In Los Angeles, organizer Patricia Castellanos led an unlikely coalition of the Teamsters union, the Sierra Club, the Natural Resources Defense Council, the LA Alliance for a New Economy (LAANE) and local public health and community groups to clean up the country’s largest — and until recently, the filthiest — port area. More than 40 percent of the goods that come into the country use the adjacent ports of Los Angeles and Long Beach. Ships and trucks spew toxic pollutants that result in high cancer and asthma rates, particularly in nearby communities and among the port’s more than 10,000 truck drivers. Every year, port-related pollution in greater Los Angeles causes 1,200 deaths — a statistic directly connected to the miserable working conditions for drivers, who cannot afford the high cost of maintaining their trucks.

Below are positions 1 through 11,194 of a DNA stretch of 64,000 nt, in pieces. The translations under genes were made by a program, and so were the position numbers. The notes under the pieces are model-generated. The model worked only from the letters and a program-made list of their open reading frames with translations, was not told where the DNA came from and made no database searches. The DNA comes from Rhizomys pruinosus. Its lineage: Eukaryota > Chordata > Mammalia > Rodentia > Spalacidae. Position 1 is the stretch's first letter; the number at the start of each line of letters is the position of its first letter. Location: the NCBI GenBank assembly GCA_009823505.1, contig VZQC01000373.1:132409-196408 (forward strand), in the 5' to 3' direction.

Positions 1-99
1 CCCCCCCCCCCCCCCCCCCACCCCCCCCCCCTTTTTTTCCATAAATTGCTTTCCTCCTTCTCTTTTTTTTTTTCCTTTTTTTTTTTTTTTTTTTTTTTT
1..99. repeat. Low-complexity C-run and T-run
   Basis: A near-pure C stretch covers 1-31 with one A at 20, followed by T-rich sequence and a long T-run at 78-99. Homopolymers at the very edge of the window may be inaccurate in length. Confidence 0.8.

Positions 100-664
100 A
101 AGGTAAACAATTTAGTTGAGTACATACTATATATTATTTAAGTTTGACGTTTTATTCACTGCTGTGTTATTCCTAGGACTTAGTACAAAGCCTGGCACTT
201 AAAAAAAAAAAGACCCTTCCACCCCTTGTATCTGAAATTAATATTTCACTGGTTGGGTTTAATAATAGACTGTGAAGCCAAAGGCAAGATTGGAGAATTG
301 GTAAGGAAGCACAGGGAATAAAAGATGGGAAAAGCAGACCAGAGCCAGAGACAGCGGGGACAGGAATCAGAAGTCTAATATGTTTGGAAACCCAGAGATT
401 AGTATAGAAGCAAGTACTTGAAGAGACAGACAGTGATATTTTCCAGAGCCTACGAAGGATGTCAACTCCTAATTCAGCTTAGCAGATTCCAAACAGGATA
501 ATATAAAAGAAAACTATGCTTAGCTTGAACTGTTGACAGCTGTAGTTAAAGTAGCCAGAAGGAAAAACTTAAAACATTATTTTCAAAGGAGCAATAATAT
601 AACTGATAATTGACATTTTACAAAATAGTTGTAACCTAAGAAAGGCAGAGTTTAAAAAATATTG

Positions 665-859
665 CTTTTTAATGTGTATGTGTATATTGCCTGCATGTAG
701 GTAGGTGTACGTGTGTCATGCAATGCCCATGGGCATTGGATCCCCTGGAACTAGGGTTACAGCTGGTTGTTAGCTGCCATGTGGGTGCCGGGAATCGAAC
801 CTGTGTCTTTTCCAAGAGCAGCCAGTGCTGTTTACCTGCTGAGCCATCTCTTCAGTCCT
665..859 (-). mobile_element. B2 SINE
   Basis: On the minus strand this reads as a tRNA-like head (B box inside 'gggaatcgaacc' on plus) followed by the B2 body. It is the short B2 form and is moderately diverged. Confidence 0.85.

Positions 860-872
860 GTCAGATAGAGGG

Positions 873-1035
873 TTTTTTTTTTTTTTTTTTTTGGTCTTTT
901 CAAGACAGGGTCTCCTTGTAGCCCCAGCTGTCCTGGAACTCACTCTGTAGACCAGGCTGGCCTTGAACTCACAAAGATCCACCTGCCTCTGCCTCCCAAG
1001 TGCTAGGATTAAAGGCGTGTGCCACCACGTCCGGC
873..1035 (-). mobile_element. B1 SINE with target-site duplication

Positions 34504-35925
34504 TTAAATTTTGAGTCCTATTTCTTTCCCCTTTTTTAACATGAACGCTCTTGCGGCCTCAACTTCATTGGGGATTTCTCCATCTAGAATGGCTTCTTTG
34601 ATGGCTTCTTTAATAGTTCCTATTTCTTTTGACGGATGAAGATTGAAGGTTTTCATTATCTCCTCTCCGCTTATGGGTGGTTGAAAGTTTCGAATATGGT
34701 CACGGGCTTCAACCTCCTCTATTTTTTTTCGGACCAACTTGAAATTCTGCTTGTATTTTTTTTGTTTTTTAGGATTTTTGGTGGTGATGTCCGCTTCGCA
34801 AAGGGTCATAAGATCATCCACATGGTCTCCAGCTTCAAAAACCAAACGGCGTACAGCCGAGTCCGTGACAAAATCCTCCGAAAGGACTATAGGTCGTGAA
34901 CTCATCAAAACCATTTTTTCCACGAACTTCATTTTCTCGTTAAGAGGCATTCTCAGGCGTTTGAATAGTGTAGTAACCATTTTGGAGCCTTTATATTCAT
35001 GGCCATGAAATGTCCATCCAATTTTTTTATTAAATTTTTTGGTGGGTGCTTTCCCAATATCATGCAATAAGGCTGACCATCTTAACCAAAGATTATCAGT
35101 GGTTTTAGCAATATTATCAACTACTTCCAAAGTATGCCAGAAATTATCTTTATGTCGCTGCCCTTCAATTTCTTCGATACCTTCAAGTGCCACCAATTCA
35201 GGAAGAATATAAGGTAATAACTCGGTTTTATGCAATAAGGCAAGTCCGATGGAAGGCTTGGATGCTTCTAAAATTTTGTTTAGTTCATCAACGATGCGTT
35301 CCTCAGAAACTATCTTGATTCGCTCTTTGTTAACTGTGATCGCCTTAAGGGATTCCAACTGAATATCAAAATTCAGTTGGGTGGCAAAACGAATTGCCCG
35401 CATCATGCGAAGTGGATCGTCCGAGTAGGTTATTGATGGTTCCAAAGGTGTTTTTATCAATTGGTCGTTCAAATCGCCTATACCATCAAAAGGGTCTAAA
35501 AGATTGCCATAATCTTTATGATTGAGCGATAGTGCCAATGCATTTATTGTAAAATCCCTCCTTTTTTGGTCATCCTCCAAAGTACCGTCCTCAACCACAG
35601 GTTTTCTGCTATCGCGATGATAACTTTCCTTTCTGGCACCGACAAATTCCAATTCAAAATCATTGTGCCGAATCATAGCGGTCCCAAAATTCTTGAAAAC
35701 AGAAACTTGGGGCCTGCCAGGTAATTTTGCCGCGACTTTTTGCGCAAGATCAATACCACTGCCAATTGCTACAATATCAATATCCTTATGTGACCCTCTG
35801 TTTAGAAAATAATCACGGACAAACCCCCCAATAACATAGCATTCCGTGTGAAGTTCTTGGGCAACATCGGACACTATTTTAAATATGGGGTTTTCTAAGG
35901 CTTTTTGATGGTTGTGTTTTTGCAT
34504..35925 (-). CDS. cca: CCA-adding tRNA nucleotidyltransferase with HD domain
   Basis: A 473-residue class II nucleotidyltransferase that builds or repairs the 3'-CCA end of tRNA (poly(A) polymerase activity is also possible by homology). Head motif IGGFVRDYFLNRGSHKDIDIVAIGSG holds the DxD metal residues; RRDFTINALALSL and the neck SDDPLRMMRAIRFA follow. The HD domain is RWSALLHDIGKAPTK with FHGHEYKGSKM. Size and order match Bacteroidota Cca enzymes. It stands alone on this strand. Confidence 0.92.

“We realized that issues affecting workers and communities are inextricably linked,” explained Castellanos, 43, the daughter of Mexican immigrant factory workers and a graduate of California State University, Long Beach. After a two-year campaign by the coalition, the city’s Harbor Commission adopted the Clean Truck Program, which has reduced toxic emissions by 90 percent. The campaign, which has also improved conditions for some drivers, has sparked similar efforts in other ports across the country.
A community organizer since 1995, Castellanos is now a deputy director at LAANE and was recently appointed by newly-elected LA Mayor Eric Garcetti to the Los Angeles Harbor Commission.
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